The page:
'Shoddy' lessons come under fire

James Montgomery reports on the Institute of Directors' seminar on business and education held in London last week. Primary schools waste too much time on "colouring, pasting and sticking" at the expense of more rigorous learning, chief inspector Chris Woodhead believes.

Renewing his campaign against "intellectually shoddy" teaching, Mr Woodhead told the Institute of Directors' seminar on business and education in London last week that "a lot of children are bored in weak lessons by the monotony of their experience".

He added: "I want to see lessons where there is much more expected of the children, where teachers are teaching in a more active and direct way. I think the fun in going to school is to be stretched, being exposed to things you can go forward with. What I want to see is art that is really exciting and rigorous and developmental."

His remarks angered the National Association of Head Teachers, whose general secretary David Hart described them as "an outrageous attack" and "deeply offensive to primary heads".

"The picture of primary schools that he seeks to paint is pure fantasy and out of touch with the reality of teaching in this day and age. The chief inspector is in danger of entering the political arena to an unacceptable degree and is clearly hell-bent on imposing his own personal agenda in a manner which is distinctly unhealthy for the education system," he said.

Mr Woodhead stressed that the criticism did not apply to all primary teaching - inspections by the Office for Standards in Education suggested about 20 per cent of classes were unsatisfactory.

Yet while there were some outstanding schools, he was aware of "an increasing frustration about the lack of progress that is being made".

He blamed a resistance to change within the educational world which was not used to being held publicly accountable, and an understandable hostility on the part of teachers and educationists to criticism.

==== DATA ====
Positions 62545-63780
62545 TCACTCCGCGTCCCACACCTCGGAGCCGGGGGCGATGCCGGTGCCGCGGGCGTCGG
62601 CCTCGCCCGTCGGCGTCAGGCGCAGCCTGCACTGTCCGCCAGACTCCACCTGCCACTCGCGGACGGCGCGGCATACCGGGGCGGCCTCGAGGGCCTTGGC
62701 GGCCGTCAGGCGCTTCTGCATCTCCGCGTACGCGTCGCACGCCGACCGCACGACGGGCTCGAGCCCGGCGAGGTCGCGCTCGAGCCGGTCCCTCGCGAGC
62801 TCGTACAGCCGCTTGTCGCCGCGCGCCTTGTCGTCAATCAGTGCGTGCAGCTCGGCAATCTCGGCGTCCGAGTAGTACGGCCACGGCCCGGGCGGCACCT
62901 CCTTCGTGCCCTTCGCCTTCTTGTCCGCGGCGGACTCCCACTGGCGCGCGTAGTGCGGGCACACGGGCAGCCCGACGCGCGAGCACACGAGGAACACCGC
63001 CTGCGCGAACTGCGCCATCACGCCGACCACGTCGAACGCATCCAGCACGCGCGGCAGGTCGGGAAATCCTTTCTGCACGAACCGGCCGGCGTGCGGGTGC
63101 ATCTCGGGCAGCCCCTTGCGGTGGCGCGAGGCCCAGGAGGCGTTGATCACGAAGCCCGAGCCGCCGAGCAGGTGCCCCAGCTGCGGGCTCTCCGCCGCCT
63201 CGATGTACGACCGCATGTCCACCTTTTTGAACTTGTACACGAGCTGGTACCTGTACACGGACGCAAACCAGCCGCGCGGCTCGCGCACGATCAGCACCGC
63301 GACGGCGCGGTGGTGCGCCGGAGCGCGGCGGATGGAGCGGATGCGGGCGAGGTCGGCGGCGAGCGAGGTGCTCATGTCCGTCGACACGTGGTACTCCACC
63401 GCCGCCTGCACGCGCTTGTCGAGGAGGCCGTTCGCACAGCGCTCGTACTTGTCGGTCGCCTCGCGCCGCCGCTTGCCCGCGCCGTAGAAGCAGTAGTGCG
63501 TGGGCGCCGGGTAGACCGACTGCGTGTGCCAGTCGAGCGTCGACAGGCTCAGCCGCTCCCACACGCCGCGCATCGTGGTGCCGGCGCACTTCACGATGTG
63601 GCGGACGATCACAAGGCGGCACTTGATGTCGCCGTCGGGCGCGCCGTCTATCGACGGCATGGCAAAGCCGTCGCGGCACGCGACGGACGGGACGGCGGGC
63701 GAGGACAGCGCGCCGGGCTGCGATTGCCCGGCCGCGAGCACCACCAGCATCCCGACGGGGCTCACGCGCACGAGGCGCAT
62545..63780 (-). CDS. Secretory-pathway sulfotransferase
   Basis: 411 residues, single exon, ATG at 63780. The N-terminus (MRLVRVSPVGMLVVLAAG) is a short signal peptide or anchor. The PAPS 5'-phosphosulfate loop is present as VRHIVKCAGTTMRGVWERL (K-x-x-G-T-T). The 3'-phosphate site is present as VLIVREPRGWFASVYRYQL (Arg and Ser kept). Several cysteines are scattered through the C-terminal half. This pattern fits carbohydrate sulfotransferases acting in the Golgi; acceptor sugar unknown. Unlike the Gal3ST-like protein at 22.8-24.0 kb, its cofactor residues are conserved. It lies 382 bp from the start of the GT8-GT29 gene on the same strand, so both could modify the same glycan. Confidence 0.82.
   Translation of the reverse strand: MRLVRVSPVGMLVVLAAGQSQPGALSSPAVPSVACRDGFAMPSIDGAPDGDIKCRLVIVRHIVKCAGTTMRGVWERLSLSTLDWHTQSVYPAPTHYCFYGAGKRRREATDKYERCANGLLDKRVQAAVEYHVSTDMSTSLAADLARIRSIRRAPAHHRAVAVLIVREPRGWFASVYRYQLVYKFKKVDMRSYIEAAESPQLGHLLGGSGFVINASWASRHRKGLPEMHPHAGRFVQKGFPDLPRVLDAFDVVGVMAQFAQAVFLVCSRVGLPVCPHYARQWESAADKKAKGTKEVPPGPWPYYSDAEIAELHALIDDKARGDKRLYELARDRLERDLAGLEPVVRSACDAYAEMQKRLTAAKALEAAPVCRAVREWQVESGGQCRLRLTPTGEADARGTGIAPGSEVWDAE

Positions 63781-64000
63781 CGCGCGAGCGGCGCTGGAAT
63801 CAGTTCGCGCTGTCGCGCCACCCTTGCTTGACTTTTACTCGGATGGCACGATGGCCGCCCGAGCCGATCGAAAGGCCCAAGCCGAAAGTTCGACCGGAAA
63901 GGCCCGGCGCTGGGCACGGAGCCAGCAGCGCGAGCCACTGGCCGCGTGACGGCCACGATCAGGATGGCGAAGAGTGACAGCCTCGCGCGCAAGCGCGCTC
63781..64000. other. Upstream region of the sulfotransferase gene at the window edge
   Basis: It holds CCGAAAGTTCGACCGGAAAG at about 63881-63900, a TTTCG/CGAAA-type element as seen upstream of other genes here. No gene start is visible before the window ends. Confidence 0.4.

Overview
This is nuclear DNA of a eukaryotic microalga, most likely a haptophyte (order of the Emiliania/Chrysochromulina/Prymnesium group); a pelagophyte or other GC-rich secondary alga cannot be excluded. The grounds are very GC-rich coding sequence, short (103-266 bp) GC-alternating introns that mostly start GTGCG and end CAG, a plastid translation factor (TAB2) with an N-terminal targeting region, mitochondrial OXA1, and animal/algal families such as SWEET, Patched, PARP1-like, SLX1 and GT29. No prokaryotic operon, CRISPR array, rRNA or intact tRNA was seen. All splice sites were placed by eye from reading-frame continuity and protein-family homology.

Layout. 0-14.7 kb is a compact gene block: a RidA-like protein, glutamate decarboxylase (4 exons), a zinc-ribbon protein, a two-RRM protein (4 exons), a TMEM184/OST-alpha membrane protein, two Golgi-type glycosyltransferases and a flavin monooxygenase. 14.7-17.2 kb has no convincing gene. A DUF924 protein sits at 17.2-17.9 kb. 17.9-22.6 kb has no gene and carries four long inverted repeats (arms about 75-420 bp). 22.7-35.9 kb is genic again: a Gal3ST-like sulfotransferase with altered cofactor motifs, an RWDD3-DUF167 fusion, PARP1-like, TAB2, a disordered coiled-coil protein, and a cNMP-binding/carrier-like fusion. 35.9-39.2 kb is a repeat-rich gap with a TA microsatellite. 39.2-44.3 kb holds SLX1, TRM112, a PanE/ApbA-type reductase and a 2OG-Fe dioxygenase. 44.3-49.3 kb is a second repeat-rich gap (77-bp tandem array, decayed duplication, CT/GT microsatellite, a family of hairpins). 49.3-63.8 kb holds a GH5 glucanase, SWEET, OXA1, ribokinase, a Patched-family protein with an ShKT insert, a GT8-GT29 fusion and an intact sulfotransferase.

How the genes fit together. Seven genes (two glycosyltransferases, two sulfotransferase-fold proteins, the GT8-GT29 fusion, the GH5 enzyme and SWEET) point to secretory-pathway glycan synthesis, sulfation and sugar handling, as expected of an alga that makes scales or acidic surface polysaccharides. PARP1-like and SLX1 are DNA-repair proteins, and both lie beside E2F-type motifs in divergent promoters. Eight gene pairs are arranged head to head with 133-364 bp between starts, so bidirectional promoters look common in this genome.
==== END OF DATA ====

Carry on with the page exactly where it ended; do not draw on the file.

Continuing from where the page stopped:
Too often, those who should be leading the process of reform from within had the most to lose - they would prefer to turn the clock back.

While there was no evidence of extremely progressive methods in the state sector, Mr Woodhead said many primary teachers still resisted didactic techniques in favour of "liberating the latent potential of the child". While such methods "did not result in children swinging naked from the trees", they "waste time with an excess of colouring, pasting and sticking".

Intellectually shoddy ideas had to be challenged if standards were to improve, Mr Woodhead insisted. Making inspections more supportive, as critics demanded, would simply reveal "the school's own evaluation of itself".

Turning to teacher training, he was worried that courses were not "sufficiently focused and practical". He said: "It is not enough for students to be exposed to the different theories of how children learn to read; they need to be told what works and the way to do it."

The development of a core curriculum for initial teacher training would "expose whatever is woolly and inadequate in those who exert such a profound influence on the teachers of today and tomorrow".

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